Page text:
Many homes experience frozen water pipes in weather like this. Often, the homeowner made improvements to the home (additions, remodeling, etc.), and the insulation that was placed in the remodeled area wasn’t sufficient to protect the domestic water pipes.
If you’ve made such improvements in the last 5 years or so, this week will be the harshest test your home has had to endure since then.
Here are some other cold weather hints:
In Especially Cold Weather
- Keep cupboard doors open below sinks. This allows warm air to circulate, and helps keep pipes from freezing.
- Turn on hot and cold faucets enough to let them drip slowly. Keeping water moving through the pipes prevents freezing.
If You Leave Home for More than a Day
- Keep the temperature at the minimum 65 degrees F. People often set their thermostats lower than this and assume they’ll be ok. They find out the hard way that the temperature in the living space may be fine, but the temperature inside the walls, where the pipes are, may not.
- Have someone check your home regularly. If there is a problem with frozen pipes or water leakage, early discovery can save major damage.
- Use a “temperature alarm”. Many people use a low-cost fixture available at the hardware store that installs on a household lamp, turning on the lamp when the temperature drops below 60 F. Install a colored bulb in the lamp, and alert your neighbors to keep an eye out for the light. Others tie a low-temperature alarm into their home security system.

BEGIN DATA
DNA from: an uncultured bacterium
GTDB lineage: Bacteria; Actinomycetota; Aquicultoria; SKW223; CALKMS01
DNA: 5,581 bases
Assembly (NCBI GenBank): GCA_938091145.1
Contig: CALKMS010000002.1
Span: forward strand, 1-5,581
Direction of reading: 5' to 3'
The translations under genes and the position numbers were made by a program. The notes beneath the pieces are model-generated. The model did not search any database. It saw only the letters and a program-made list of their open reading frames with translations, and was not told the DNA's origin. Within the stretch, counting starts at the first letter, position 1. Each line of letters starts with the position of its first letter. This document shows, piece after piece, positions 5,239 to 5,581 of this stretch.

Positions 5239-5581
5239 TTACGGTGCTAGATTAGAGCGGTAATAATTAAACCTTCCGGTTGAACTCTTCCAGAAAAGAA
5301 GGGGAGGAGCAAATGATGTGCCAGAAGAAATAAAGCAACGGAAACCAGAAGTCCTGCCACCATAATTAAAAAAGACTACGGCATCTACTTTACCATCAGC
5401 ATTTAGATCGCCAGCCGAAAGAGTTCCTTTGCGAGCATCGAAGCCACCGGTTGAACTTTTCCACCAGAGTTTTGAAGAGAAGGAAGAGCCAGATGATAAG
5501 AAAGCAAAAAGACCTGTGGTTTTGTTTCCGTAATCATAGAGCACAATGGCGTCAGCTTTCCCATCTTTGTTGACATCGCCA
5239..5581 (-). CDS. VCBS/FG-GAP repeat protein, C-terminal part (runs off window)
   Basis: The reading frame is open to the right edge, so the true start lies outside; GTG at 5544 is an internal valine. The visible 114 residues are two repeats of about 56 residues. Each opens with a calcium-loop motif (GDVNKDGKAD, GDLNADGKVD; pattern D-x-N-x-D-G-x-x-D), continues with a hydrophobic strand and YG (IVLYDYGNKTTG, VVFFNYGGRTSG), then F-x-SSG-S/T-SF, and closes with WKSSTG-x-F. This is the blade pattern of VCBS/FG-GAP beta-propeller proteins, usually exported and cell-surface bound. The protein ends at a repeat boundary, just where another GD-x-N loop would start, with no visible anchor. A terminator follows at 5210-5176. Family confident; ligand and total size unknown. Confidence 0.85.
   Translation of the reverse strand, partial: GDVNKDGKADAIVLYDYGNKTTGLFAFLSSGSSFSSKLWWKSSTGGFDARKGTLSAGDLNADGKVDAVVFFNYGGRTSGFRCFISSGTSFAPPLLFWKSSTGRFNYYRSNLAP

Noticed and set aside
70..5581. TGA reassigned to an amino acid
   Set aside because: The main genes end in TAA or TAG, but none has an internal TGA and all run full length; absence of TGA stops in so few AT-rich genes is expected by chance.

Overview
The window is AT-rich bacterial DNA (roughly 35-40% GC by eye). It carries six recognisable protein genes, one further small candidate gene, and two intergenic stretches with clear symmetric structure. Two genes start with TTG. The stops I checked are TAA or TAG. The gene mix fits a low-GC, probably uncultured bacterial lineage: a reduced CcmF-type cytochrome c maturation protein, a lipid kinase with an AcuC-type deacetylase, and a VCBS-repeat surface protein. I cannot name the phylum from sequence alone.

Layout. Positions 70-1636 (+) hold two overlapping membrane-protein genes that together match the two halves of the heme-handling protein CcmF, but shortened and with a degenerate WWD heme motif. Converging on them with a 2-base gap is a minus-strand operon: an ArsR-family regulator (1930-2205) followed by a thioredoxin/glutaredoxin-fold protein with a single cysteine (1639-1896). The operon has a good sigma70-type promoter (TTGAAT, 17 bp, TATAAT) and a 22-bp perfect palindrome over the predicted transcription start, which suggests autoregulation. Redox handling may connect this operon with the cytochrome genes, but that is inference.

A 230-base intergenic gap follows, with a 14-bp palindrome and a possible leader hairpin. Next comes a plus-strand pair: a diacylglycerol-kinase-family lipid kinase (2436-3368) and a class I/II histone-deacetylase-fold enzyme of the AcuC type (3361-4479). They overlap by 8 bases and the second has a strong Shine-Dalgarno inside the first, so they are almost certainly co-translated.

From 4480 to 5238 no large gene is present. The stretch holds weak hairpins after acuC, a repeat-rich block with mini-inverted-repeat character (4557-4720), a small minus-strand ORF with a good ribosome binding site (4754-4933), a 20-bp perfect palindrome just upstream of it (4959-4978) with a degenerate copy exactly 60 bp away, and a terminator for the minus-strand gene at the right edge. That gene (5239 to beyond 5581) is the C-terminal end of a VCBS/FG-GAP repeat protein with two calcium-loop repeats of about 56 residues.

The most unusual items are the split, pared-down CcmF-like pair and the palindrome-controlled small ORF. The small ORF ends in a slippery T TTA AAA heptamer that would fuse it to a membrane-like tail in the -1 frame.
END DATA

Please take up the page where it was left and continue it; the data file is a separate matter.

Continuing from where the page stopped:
If You Think Your Pipes are Frozen
Don’t wait for them to burst. Take measures to thaw them immediately, or call a plumber for assistance. Do NOT attempt to thaw them yourself with any sort of flame!
If Your Pipes Do Burst…
Even a 1″ split in a pipe can cause thousands of dollars in damage in a short time. You need to act quickly to prevent additional damage.
- Turn off the water!
- Clean up the water. You don’t want more damage than you already have. An insurance adjuster doesn’t need to see the water, but will want to inspect any damaged items.
- If you have a lot of water, contact a remediation contractor. Your insurance agent can help you locate one.
- Remove any carpets, furniture, or other items that can be damaged from further seepage.
Many standard homeowners policies cover most of the kinds of damage that can result from a freeze. If house pipes freeze and burst, or if ice forms in gutters and causes water to back up under roof shingles and leak, the resulting water damage is normally covered. Not all policies are alike. Contact your agent to be sure what your policy covers.
- Call your agent or company as soon as you notice the damage. Noyes Hall & Allen clients can find their insurance company claim emergency phone number and other instructions here. If your agent or company requests you to do so, follow up with a written explanation of what happened.
- Make temporary repairs and take other steps to protect your property from further damage.
- Save the receipts for what you spend and submit them to your insurance company for reimbursement.
- Make a list of damaged articles. If your home is so severely damaged that you cannot live there, save the receipts from any additional living expenses you incur for accomodations while repairs are being made.